WD-CSS21-20020802 section 6, "Assigning property values, Cascading, and Inheritance", substantive comments

Following are substantive comments on section 6, "Assigning property
values, Cascading, and Inheritance"
(<http://www.w3.org/TR/2002/WD-CSS21-20020802/cascade.html>), of the
Cascading Style Sheets level 2.1 draft

6.2 Inheritance

'To set a "default" style property for a document, authors may set the
property on the root of the document tree. In HTML, for example, the "html"
or "body" elements can serve this function.'

This is false.  In HTML, the 'HTML' element is the root element, the 'BODY'
element its child.  If one chooses to display the 'TITLE' element, for
instance, the 'HTML' element, not the 'BODY' element, is its ancestor.

6.2.1 The 'inherit' value

"Each property may also have a specified value of 'inherit', which means
that, for a given element, the property takes the same computed value as
the property for the element's parent."

This fails to account for 'line-height'.  Change to "Each property may also
have a specified value of 'inherit', which means that, for a given element,
the property inherits the value from the element's parent as per the
regulations on inheritance."

"* {
  color: inherit !important;
  background: transparent;

The 'background' declaration is missing the '!important' bit.

6.4 The cascade

"The author specifies style sheets for a source document according to the
conventions of the document language."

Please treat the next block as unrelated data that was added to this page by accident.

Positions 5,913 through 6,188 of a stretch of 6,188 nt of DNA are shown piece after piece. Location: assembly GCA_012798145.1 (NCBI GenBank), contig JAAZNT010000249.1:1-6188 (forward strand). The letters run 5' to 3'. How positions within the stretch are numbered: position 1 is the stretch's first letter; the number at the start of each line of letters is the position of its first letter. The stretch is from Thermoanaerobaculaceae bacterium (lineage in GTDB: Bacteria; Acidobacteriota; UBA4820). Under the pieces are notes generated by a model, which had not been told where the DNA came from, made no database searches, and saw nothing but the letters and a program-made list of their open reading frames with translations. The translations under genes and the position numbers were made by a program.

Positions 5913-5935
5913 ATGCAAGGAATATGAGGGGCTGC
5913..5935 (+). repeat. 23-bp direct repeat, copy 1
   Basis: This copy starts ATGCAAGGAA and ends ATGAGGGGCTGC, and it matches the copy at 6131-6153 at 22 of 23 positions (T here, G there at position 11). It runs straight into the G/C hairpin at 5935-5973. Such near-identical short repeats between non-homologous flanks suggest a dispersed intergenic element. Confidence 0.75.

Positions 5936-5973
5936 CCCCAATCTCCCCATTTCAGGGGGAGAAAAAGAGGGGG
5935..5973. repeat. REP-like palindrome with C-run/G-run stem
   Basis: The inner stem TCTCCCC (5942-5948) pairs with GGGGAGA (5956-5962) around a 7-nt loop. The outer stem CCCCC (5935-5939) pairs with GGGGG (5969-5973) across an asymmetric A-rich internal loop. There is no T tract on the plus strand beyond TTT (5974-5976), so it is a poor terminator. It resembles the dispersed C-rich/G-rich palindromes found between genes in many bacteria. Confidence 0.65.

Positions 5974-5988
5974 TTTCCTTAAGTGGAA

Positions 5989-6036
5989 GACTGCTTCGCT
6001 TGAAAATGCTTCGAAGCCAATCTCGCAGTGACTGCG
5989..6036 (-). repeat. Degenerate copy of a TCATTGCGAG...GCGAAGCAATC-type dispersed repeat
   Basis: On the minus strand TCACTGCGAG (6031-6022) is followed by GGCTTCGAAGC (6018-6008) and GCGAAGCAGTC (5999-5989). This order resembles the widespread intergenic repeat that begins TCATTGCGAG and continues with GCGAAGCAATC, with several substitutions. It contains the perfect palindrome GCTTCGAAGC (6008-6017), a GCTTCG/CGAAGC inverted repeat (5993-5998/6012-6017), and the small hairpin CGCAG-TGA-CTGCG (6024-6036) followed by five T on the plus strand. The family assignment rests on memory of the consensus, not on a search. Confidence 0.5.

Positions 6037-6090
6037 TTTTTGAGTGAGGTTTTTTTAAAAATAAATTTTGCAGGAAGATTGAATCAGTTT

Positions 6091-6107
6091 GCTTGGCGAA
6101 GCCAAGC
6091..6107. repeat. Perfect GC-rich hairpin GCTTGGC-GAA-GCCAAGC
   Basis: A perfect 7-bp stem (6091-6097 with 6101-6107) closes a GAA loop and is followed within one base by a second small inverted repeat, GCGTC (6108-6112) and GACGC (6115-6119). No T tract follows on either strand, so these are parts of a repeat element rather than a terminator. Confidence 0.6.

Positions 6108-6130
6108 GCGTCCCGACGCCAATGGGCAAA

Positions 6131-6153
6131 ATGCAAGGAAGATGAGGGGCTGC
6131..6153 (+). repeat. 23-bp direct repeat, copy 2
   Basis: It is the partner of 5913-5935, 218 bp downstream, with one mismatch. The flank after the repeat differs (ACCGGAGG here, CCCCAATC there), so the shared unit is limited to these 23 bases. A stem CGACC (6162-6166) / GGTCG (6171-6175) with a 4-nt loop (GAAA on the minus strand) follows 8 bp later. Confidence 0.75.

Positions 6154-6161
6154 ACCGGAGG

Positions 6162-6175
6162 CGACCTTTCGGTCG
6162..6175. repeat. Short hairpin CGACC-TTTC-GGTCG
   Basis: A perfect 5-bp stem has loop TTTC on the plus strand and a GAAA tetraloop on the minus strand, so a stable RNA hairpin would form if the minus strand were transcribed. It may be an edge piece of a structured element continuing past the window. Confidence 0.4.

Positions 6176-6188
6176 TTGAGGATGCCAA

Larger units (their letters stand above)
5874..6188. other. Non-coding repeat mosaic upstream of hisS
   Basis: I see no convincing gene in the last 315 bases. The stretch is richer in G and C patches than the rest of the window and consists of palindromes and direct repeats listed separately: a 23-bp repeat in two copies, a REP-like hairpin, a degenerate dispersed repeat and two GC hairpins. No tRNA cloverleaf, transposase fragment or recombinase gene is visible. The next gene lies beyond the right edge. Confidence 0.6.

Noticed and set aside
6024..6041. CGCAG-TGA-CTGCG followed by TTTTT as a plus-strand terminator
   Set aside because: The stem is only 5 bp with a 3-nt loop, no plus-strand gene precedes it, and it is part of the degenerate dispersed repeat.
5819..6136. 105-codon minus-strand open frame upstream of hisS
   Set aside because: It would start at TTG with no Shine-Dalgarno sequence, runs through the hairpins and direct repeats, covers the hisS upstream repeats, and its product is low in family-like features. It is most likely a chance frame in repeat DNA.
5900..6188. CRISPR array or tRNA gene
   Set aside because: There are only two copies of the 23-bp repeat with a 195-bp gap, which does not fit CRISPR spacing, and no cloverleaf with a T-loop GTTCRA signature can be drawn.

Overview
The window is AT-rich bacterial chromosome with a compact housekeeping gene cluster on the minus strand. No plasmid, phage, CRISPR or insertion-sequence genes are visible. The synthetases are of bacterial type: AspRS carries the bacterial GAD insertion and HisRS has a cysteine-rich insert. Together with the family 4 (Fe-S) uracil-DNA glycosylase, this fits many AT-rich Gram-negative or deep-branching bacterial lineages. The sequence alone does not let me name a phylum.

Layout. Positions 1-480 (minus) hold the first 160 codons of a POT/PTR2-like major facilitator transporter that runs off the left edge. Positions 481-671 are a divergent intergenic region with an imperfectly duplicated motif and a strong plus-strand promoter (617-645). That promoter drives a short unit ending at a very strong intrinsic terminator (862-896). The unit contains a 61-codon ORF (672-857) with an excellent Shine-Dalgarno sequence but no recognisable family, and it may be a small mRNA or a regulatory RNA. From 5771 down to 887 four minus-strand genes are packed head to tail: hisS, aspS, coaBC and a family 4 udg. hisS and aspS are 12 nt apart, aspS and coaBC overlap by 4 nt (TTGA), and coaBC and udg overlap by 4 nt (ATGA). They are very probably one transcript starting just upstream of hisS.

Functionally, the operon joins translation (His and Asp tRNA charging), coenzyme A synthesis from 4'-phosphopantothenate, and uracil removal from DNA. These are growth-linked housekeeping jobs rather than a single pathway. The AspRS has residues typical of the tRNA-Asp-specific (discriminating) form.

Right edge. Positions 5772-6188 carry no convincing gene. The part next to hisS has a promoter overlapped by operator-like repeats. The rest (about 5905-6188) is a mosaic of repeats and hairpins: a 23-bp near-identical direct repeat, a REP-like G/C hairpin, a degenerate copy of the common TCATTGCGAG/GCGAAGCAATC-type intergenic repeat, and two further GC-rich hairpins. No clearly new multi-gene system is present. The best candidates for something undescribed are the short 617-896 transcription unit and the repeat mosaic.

This is too narrow.  The association of style sheets with a document might
have nothing to do with the document language.  The association might
result from the transfer protocol (for example, the 'Link' header in HTTP)
or from out-of-band metadata (for example, a linkbase).

6.4.2 !important rules

'Declaring a shorthand property (e.g., 'background') to be "!important" is
equivalent to declaring all of its sub-properties to be "!important".'

Change "sub-properties" to "constituent properties" or to "elemental

6.4.3 Calculating a selector's specificity

"Concatenating the four numbers a-b-c-d (in a number system with a large
base) gives the specificity."

I am troubled by the persistence of this concatenation stuff.  It really
doesn't help matters and has been demonstrated to cause confusion.  I am
pleased that the examples use comma-separated quadruplets, since that is
much simpler for humans.

Received on Thursday, 14 November 2002 07:11:53 UTC